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Ben-Gvir, police chief Shabtai clash at Knesset hearing

"There is not a single other democracy in which the minister is unable to determine policy,” the national security minister-designate said.

MK Itamar Ben-Gvir and Israel Police Commissioner Kobi Shabtai at a committee meeting in the Knesset, Dec. 14, 2022. Photo by Yonatan Sindel/Flash90.
MK Itamar Ben-Gvir and Israel Police Commissioner Kobi Shabtai at a committee meeting in the Knesset, Dec. 14, 2022. Photo by Yonatan Sindel/Flash90.

Member of Knesset and National Security Minister-designate Itamar Ben-Gvir and Police Commissioner Yaakov “Kobi” Shabtai engaged in a public argument during a Knesset hearing on Wednesday over the so-called “Ben-Gvir Bill,” which is intended to shift significant powers from the commissioner to the minister who oversees the police.

“It is difficult to exaggerate the effect of the bill, which I think will have a dramatic influence not only in regards to police activity but also over the perception of the police by the entire public,” said Shabtai, who opposes the legislation. “Drastic changes should be made with caution.”

Ben-Gvir, who interrupted Shabtai several times, said: “I have delved into this issue and the proposed model works well in other democratic countries. To one’s great amazement, the commissioner in these countries did not quit and no militias were formed there.”

The exchange continued, and Shabtai said: “As the commissioner, I know how to create the necessary change. The minister currently holds many powers.” Ben-Gvir replied: “Currently the minister has no power regarding policy issues.”

The existing law gives most of the power over police priorities to the commissioner. The minister’s principal authority consists of appointing the commissioner and other senior officers, and he is very limited in directing policy and taking significant administrative and strategic decisions.

During his election campaign, Ben-Gvir promised to “restore governability,” especially in the Negev, where there has been a surge in crimes committed by members of the Bedouin population. Ben-Gvir also vowed to wage war on crime and violence in Israeli-Arab society in general.

He also promised to eradicate the widespread phenomenon of agricultural crime, in which mostly Bedouin and Israeli-Arab gangs steal livestock, crops and mechanical equipment from Jewish farmers.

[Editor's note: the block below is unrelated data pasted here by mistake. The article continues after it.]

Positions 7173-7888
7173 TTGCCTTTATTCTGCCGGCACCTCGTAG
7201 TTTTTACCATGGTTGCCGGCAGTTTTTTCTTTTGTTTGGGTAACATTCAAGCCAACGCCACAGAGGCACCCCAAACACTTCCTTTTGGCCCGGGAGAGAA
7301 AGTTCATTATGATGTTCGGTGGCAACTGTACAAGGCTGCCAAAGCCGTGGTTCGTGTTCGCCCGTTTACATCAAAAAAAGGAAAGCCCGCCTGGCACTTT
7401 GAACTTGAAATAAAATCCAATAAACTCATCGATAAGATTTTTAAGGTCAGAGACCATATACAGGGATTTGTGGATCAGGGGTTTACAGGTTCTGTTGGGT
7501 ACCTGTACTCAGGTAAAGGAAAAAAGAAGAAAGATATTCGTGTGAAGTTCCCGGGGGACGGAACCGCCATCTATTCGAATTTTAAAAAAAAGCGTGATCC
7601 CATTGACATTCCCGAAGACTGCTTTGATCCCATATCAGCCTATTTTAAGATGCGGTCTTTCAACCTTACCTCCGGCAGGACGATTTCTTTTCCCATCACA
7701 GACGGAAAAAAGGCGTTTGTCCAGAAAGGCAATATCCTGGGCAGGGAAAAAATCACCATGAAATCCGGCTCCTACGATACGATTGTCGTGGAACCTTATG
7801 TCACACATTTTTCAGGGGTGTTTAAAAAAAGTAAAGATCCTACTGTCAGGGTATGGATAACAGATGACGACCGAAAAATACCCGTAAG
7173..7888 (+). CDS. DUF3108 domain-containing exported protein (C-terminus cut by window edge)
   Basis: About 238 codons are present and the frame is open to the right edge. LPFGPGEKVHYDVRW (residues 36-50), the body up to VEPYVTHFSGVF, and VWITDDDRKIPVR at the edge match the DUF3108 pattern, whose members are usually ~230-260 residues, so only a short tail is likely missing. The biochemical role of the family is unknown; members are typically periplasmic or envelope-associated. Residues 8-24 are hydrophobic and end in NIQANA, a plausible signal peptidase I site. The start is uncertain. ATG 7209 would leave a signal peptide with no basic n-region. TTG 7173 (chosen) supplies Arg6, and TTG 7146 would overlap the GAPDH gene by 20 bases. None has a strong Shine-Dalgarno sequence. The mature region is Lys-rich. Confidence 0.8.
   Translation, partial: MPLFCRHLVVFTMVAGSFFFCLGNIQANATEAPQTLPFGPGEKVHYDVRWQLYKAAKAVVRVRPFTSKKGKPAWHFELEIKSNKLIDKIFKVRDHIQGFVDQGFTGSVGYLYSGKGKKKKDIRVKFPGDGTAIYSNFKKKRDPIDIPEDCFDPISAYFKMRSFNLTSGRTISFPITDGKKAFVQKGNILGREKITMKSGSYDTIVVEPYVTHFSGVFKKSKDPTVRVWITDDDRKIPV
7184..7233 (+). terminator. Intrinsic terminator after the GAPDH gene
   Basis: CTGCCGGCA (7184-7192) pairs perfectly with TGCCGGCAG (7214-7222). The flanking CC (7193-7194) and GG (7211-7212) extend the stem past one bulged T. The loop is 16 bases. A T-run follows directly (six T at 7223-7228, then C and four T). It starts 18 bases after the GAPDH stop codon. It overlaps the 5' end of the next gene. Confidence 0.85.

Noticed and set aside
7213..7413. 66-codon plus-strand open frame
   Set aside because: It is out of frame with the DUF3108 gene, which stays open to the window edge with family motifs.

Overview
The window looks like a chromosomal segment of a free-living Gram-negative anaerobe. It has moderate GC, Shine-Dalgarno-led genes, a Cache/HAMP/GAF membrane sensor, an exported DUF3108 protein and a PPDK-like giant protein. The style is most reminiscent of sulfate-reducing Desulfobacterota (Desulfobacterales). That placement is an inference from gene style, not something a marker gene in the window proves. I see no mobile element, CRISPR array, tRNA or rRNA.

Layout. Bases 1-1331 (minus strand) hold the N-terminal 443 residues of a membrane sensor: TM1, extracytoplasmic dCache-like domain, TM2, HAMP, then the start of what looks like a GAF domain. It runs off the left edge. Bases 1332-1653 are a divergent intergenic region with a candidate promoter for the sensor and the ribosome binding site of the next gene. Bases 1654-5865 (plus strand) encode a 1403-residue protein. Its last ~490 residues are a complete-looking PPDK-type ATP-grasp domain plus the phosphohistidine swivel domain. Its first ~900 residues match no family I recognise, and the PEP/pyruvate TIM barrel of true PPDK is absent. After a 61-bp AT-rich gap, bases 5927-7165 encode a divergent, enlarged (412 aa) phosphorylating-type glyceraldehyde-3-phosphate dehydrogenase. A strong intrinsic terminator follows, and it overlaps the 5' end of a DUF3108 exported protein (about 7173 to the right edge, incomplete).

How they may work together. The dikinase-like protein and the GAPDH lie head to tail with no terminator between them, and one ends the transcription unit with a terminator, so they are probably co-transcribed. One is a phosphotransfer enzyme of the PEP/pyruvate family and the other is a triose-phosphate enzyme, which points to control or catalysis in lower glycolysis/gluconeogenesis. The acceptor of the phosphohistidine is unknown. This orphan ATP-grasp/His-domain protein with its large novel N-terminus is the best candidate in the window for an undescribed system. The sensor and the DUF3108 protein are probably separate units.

According to Ben-Gvir, he will be unable to deliver on his promises unless the law is changed.

“Those who oppose the bill do not have a problem with the reform it is proposing, they have a personal problem with me and with the fact that I am going to be the minister in charge of the police,” he said on numerous occasions during the last few weeks.

The discussion on Wednesday was held by a special committee formed to process the bill before the final votes in the Knesset plenary, after it passed a preliminary reading on Tuesday in a 61 to 53 vote.

During the discussion, Deputy Attorney General Amit Marari opposed the bill, saying “this proposal will undermine the police’s independence and does not include checks and balances on the minister’s new powers. Therefore, it holds a significant potential to cause serious damage to the core principles of the democratic system in Israel.”

Ben-Gvir responded: “It is no secret that there is an organized campaign to cast fear over the public. There is not a single other democracy in the world in which the minister is unable to determine policy.”

Relations between Ben-Gvir and Shabtai were tense even before it was announced that Ben-Gvir is slated to become the minister in charge of the police. Over the past year, Shabtai said more than once that Ben-Gvir incites violence, particularly in Jerusalem. Ben-Gvir called Shabtai “a failed and weak commissioner” and said he should resign his position.

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